Three southeastern Indiana lawmakers shared their reflections of the 2019 Indiana Legislative Session during an event in Lawrenceburg Tuesday.
(Left to right) State Senator Chip Perfect, State Rep. Randy Frye, and State Rep. Randy Lyness spoke at the Dearborn County Chamber of Commerce's 2019 Post-Legislative Luncheon in Lawrenceburg on Tuesday, June 11. Photo by Mike Perleberg, Eagle Country 99.3.
(Indianapolis, Ind.) – Southeastern Indiana lawmakers agree that raising the state’s tax on a pack of cigarettes by $2 per pack would have been the right thing to do.
So would raising the smoking age from 18 to 21, a measure which can prevent more people from becoming smokers.
But lawmakers are reluctant to raise taxes. That was the explanation from State Sen. Chip Perfect (R-Lawrenceburg) at Tuesday’s Dearborn County Chamber of Commerce Post-Legislative Luncheon presented by CalComm Indiana.
Although a statewide poll commissioned late last year by the Raise it For Health Coalition showed 70 percent of Hoosiers would support a $2 per pack increase on cigarettes or raising the smoking age to 21, an "overwhelming" number of constituents in Perfect’s Senate District 43 may actually be opposed to both ideas.
“That is surprising to me,” Sen. Perfect told the room of local business leaders at Ivy Tech Community College’s Lawrenceburg Riverfront Campus. “Having heard the testimony, I would still likely vote for the tax. I would still likely vote to raise the age.”
Perfect said his office’s own surveys of constituents have shows that voters are decidedly opposed to the tax increase on cigarettes. He did not share specific numbers of the surveying.
State Representative Randy Frye (R-Greensburg) also appeared at the chamber event. He explained that he has supported raising the cigarette tax. However, legislation to do that has historically died in the state Senate after passing the House of Representatives.
“My dad died of brain cancer and secondary lung cancer at the age of 48. I am not a fan of smoking,” said Frye.
But the tobacco issues are not likely to go away just because they didn’t garner support at the statehouse during the 2019 session. Fellow State Rep. Randy Lyness (R-West Harrison) said a tobacco tax increase bill is filed each year and he anticipates another one when the 2020 legislative session starts next January.
Highpoint Health president and CEO Michael Schwebler shared his views with the lawmakers at Tuesday’s event. He said much of Indiana, Ohio and Kentucky’s poor health rankings have a lot to do with tobacco use. He also lamented an impending problem of vaping addicts and how the healthcare industry will treat those individuals. Vaping does not carry as much of the risk of the components in cigarettes, but the amount of nicotine it delivers to users is often exponentially higher.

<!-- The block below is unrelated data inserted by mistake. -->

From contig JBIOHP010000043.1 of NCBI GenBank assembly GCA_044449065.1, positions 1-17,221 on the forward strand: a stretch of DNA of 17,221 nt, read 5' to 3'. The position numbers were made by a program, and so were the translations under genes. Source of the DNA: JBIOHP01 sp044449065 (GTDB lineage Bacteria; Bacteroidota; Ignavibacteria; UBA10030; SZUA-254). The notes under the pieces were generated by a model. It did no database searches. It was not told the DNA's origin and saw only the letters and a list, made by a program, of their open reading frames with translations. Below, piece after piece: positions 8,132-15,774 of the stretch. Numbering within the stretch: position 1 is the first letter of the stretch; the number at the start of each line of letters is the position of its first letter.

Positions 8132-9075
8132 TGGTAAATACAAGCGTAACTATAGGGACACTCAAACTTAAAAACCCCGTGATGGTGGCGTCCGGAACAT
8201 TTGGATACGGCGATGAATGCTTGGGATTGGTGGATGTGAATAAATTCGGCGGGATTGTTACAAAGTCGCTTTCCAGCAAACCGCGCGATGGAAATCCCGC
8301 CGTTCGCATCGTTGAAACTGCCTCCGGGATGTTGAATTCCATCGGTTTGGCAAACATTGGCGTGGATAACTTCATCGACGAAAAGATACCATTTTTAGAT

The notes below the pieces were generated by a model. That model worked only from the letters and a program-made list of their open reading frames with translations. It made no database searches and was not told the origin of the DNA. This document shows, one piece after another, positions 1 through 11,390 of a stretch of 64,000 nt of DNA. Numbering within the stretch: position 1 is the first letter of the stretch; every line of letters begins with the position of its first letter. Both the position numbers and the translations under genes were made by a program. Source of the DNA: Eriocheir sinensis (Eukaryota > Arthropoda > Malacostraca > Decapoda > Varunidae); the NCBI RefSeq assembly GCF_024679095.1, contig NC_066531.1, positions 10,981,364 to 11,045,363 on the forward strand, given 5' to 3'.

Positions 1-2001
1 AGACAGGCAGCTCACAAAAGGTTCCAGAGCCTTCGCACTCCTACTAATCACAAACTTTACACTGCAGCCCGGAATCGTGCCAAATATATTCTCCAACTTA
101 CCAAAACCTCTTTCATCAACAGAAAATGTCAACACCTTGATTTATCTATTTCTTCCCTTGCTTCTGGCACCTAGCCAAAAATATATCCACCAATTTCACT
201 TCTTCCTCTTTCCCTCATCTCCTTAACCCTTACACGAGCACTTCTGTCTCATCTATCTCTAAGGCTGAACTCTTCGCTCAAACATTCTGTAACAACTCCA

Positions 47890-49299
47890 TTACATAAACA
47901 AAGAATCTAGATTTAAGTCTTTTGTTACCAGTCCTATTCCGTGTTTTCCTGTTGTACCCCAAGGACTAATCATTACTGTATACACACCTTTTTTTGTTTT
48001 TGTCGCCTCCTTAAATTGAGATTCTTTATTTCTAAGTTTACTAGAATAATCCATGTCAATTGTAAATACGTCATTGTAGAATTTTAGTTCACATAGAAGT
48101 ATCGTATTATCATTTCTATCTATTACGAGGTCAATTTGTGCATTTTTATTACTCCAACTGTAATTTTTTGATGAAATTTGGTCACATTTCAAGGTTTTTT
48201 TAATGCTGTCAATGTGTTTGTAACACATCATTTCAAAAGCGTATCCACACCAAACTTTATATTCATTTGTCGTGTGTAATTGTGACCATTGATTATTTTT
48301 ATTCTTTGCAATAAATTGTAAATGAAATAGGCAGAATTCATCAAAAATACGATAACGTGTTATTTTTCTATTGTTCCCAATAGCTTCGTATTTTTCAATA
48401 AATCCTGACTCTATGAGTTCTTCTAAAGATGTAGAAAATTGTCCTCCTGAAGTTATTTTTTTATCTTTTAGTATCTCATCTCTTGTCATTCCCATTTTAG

Schwebler said the business side of the tobacco issue for hospitals is that they lose money on every Medicaid case they treat.
"You can't be true to your mission when you cherry pick who you do and don't take care of," Schwebler said.
The lawmakers discussed a number of other issues and legislation – some positive and some not – at the chamber luncheon.
Frye and Perfect shared insight on how the sprawling casino gaming bill became law despite the significant financial hit it stands to create for southeastern Indiana riverboat gaming communities like Rising Sun and Lawrenceburg.
Perfect said the bill “went south” in the 11th hour. He said he has had assurances from the governor and Senate leaders that the gaming tax revenue implications of House Bill 1015.
"My understanding is that we are going to keep talking about this," Perfect told the citizens.
Estimates are that the City of Rising Sun stands to lose approximately $600,000 in gaming revenue under the wagering tax changes in HB 1015. Lawrenceburg could lose around $300,000.
“The bill was trying to help distressed properties like Rising Star,” said Rising Sun Mayor Brent Bascom, who was in attendance. “That's why we are taking the brunt of it.”
Luckily, a two-year delay before the tax changes take effect gives lawmakers time to negotiate a solution.
"We have to get our act together and figure out what to do about it," said Frye, adding he was upset with how the bill was altered to the detriment of local casino host cities on the final day of the session.
The proposed Fourth Port project in Lawrenceburg was also touched on briefly after a question on its progress from Southeastern Indiana Port Authority board member Tom Palmer. Brownfield redeveloper Commercial Development Company subsidiary Tanners Creek Development has been conducting environmental remediation of the former coal-fired Tanners Creek Power Plant site since 2016.
Ports of Indiana entered a purchase agreement with the company for the 725-acres of land in September 2017. The $8 million agreement was extended last November. That extension is due to expire on June 30.
Frye, a player in the effort to bring a new port to the Ohio River in southeastern Indiana, anticipates another extension of the purchase agreement by Ports of Indiana and CDC.
“Until the thing is cleaned up to a standard that we can accept it, we’re waiting for it to get cleaned up,” said Frye. “I talk to IDEM a lot and they tell me that lots is being done.”
Perfect chimed in that he is a firm believer in supply and demand, and existing ports in Indiana are “killing it.”
“The market wants it and that's why I think it will move forward,” said Perfect.
Responding to a question about new truck traffic which could result from a port in Lawrenceburg, Frye said that an extension of State Road 101 from U.S. 50 down to the Markland Dam is in the works.